Erb’s Palsy is also called brachial palsy or Erb Duchenne palsy and it occurs due to injury to the upper group of the arm’s main nerves, specifically of the upper trunk [C5–C6 nerves]
Depending on the severity of the injury can either resolve on its own over a period or leave residual weakness.
Relevant Anatomy and Pathophysiology
Brachial plexus is formed of nerves roots from C5-T1 vertebra.
As these roots come out, C5 and C6 join to form the upper trunk, C7 travels alone as the middle trunk, and C8-T1 join as the lower trunk.
Further, each trunk divides into anterior and posterior divisions and various divisions rejoin to form cords, which then subdivide further into branches that supply the muscles of the arm.
Erb’s palsy affects nerves arising from C5 and C6. [Klumpke palsy affects C8 and T1]
Depending on the severity of the injury, the nerve injury can be neuropraxia, axonotmesis and neurotmesis
- Neuropraxia denotes temporary loss of motor and sensory function due to blockage of nerve conduction. These lesions generally are reversible within 6-8 weeks and do not leave sequelae.
- Axonotmesis means disruption of the myelin sheath and the axon, leading to degeneration of the axon distal to the injury. The connective tissue across the lesion remains intact. These injuries improve gradually over 4-6 months.
- Neurotmesis means destruction of axon, myelin and supporting structures across a nerve. As the proximal end of the nerve attempts to regenerate without this supportive connective tissue, a neuroma may form. The improvement is variable.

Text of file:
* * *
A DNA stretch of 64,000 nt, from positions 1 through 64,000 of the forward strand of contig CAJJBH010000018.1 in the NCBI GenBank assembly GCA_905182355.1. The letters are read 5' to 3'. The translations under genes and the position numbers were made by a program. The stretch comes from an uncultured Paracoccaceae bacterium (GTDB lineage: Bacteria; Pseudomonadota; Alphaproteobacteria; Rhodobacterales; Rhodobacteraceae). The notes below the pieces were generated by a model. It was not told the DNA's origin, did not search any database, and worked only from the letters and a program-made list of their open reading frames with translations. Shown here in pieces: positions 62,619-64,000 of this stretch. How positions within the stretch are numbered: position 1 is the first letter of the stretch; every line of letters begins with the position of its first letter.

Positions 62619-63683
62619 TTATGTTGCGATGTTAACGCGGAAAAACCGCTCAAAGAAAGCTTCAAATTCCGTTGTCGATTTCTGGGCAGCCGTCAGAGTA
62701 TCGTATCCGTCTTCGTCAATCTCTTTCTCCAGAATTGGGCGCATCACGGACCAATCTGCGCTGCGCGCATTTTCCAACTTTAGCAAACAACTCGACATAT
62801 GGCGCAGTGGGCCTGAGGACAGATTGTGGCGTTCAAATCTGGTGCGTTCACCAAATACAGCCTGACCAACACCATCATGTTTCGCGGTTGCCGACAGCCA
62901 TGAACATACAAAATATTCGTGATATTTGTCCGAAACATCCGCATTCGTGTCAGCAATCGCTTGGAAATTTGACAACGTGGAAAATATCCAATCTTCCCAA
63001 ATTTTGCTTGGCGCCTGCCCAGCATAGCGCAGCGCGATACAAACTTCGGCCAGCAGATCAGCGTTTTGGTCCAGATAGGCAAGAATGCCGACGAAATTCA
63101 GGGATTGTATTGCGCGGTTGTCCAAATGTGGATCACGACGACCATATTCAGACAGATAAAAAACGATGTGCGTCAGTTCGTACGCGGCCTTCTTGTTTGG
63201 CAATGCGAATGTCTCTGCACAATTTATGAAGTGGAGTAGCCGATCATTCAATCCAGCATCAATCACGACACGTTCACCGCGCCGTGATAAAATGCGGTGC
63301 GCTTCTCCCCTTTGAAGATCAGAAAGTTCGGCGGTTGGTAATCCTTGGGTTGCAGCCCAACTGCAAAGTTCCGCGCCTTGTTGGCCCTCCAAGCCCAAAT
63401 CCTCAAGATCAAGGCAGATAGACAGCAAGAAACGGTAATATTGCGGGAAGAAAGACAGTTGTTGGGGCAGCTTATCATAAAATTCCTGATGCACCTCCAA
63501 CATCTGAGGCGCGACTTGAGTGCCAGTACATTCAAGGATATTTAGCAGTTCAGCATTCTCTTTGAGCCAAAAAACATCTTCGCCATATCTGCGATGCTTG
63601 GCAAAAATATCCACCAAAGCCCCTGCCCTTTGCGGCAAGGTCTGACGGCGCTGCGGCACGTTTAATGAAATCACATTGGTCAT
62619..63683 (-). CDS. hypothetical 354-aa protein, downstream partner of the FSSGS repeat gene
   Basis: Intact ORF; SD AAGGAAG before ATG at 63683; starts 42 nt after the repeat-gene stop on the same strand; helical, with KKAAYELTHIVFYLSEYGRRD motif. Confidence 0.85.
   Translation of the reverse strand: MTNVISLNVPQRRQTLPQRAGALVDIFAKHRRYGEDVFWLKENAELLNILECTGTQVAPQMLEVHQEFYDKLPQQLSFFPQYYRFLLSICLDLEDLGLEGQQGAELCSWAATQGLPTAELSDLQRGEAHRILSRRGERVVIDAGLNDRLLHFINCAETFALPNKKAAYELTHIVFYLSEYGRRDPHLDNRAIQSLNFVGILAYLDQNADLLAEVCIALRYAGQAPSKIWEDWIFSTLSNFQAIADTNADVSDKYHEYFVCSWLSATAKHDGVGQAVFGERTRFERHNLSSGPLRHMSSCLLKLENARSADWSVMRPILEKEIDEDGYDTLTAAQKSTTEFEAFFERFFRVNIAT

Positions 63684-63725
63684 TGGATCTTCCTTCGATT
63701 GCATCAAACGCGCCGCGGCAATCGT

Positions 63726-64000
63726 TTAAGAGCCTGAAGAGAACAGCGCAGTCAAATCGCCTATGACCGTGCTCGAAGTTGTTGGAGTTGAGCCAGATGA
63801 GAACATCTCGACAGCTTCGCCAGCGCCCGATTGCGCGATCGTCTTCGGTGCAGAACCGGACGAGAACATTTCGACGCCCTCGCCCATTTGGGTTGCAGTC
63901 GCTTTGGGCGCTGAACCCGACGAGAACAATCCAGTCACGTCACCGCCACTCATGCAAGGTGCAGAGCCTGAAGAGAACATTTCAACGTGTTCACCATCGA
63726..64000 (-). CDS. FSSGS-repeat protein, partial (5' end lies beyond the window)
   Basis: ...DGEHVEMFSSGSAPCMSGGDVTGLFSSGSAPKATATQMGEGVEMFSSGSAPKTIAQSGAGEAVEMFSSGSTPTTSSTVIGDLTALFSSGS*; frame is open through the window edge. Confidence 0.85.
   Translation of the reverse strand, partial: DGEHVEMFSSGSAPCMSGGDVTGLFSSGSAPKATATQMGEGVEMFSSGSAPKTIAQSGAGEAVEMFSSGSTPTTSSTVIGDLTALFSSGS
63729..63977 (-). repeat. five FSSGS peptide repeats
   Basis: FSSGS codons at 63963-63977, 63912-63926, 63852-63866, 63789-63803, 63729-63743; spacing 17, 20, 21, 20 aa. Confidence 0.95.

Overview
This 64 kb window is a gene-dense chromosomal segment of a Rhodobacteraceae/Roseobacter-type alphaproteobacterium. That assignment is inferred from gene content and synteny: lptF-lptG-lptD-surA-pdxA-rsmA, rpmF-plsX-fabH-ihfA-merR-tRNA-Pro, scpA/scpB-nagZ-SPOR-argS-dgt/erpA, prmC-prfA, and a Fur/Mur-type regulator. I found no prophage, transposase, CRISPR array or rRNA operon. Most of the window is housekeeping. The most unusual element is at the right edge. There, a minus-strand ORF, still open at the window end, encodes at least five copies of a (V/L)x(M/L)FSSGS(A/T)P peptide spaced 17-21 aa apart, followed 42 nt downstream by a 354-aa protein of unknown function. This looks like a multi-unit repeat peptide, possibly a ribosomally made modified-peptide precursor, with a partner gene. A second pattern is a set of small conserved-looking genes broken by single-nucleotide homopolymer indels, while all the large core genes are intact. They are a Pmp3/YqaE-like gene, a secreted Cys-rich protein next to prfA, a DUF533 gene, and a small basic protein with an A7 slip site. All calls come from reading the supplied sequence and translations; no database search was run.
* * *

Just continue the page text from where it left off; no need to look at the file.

An incidence of 0.8 -1.2 cases per 1000 birth has been reported. No sex predilection has been reported.
Causes of Erb’s Palsy
Conventionally, birth injuries during the delivery process had been held responsible for Erb’s palsy and other brachial plexus injuries presenting immediately after birth but recent observations and studies have suggested it to be also either due to stretching in utero or during the descent of the fetus. The occurrence of shoulder dystocia has been related with 18.3-32% increase in risk.
As brachial plexus injuries are found more in babies with greater birth weight, and these babies are more associated with shoulder dystocia, it has been recommended when the estimated birth weight exceeded 4.5 kg option of a cesarean section should be discussed with mothers.
- Large birth weight
- Breech presentation
- Maternal diabetes
- Prolonged labor
- Traction on the head or assisted delivery
- Intrauterine torticollis
- Shoulder dystocia
Less common risk factors are a neoplasm, intrauterine compression, humeral osteomyelitis, hemangioma and exostosis of the first rib.
Presentation of Erb’s Palsy
Usually, the baby is born after a difficult delivery and after delivery, the affected arm hangs loosely at the child’s side. Respiratory depression may indicate an associated phrenic nerve palsy.
The infant with an Erb’s palsy keeps the arm adducted, internally rotated, with the elbow extended, the forearm pronated, the wrist flexed, and the hand in a fist [Waiter tip deformity]. Sometimes, the limb is flaccid.
There might be associated injuries to clavicle, humerus. Cephalohematoma and facial nerve palsy may be found in some cases.
Baby may lack a Moro reflex on the affected side.
In patients where the injury, the affected arm may develop more slowly than the healthy arm and may be much smaller and may have impaired muscular, nervous and circulatory development leading to reduced healing ability of the skin, incomplete sensory perception.